Amleth may be full of rage and hate but there’s still a sensitive side to him as well. Opeth is essential Swedish metal – the band effortlessly mixes dark aggression with moving emotional moments. This fan favorite track is a good showcase of the many sides of the band. Amleth has more to him than meets the eye as well. Or you could put this song on during one of the film’s trippy prophecy sequences.
‘Invaders’ – Iron Maiden
The opening track to the classic and essential The Number of the Beast album, this is the rare time that Iron Maiden directly talks about Vikings. In the song, the Vikings are the villains of the story – the titular invaders. Amleth and his fellow Vikings do indeed pillage and plunder and commit heinous acts. Definitely very villain-like.
‘Slaughter of the Soul’ – At the Gates
To kill with the swift brutality that Amleth does requires you to slaughter your own soul. You kill not just literally but also what makes you human. Also, this titular track from Swedish death metal landmark Slaughter of the Soul from genre pioneers At the Gates just plain shreds.
‘Raise the Dead’ – Bathory
Bathory do indeed have plenty of albums that are literally Viking metal (the album Hammerheart marked this shift), but a dose of true black metal is needed on this soundtrack. Their debut album was a game changer and the raw sound of this track only adds to its power. It’s a fitting song since (SPOILER) at one point Amleth fights an undead warrior.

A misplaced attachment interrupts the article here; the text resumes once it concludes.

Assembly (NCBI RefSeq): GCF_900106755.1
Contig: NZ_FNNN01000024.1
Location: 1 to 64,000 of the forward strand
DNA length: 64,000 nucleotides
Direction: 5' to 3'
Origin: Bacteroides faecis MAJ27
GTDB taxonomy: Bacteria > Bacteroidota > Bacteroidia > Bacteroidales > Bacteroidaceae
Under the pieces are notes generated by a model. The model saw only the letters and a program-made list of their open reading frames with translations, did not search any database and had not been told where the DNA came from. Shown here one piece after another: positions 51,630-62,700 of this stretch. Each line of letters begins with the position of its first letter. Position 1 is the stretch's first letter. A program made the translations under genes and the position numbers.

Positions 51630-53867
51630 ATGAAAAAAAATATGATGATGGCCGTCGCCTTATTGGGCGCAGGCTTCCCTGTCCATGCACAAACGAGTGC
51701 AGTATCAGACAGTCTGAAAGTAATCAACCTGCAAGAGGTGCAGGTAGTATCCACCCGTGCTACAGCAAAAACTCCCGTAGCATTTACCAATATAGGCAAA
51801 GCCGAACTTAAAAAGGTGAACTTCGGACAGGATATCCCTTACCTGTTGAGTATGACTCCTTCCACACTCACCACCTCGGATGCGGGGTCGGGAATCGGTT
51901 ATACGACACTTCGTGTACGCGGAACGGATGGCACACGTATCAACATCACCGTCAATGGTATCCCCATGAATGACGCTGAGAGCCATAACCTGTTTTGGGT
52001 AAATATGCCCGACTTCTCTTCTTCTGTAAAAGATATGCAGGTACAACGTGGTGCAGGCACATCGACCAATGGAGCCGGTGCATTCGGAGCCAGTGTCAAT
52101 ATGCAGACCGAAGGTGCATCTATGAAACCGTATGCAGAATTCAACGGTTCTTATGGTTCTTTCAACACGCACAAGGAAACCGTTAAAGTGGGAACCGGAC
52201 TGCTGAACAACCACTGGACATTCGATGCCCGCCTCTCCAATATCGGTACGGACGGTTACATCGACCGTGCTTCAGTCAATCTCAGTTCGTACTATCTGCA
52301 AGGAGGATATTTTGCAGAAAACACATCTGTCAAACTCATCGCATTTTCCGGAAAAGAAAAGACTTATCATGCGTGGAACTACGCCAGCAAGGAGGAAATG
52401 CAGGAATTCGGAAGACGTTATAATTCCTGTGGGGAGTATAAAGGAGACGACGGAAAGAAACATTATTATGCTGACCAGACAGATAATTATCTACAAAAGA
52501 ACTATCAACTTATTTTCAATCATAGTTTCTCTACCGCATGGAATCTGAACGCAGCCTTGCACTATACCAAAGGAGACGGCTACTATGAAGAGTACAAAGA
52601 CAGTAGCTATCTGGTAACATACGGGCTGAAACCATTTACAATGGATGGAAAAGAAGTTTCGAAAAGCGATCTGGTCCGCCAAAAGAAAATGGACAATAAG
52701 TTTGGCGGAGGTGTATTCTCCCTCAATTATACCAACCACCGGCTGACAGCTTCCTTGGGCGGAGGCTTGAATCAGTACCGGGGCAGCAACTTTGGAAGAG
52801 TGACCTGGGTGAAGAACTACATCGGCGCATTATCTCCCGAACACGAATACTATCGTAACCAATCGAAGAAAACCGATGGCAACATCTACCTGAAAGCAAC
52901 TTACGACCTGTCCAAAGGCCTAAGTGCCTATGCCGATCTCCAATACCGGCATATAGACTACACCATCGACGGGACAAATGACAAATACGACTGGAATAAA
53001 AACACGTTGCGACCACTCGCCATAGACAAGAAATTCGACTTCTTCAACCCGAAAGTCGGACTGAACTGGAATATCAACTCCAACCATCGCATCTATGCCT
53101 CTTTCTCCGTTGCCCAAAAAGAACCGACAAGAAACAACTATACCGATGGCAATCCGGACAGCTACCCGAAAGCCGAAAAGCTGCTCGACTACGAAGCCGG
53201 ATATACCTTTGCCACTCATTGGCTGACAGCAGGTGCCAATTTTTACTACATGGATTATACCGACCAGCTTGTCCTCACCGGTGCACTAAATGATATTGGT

‘Only for the Weak’ – In Flames
You can’t have a bunch of Swedish metal bands on a soundtrack and not include In Flames! Here’s a big breakthrough track from the band. Amleth does indeed accept his fate on bleeding knees! He’s certainly not weak though.
‘A Beast Am I’ – Amon Amarth
“Now banished I dwell, A sword in my jaw, Awaiting the end of time, In darkness I drown, Consumed by my hate, Longing for revenge” There’s more talk of revenge and waiting for it in this absolutely sick song and it’s too perfect to not have on here. Of course, Amleth often becomes a beast himself to enact his revenge and the film – like this song – explores that in ways both brutal and beautiful.
‘Revenge is a Vulture’ – 3 Inches of Blood
Amleth’s quest obviously has a price to be paid. Should he succeed in his need for revenge, the consequences as well as his mind will pick at what’s left of him. Revenge is a vulture indeed. This track from Canadian metalheads 3 Inches of Blood is ol’ reliable Roadrunner Records early 2000s goodness. It’s far too fitting.
‘The Pendulum’ – Candlemass
Candlemass is one of the big four of doom metal, injecting the genre with an epic and grandiose feeling. The Stockholm metal icons have been crushing it since the 80s, but we’ve gone with a recent track to show how the band is still able to shred past the younger crowd. The pendulum swings for everyone in The Northman who commits a wicked act, one way or another.
‘Valhalla’ – Black Sabbath
We end with a deep cut from arguably THE heavy metal band. 1990’s Tyr may not have Ozzy but it does have plenty of references to Norse mythology. This song is a wonderfully theatrical ending to a bloody and shocking and weird movie. It would have been a bold note to end on and play during the credits had Eggers and company had the guts to do it. Good thing we’re here. Play this the second the movie ends and thank us later.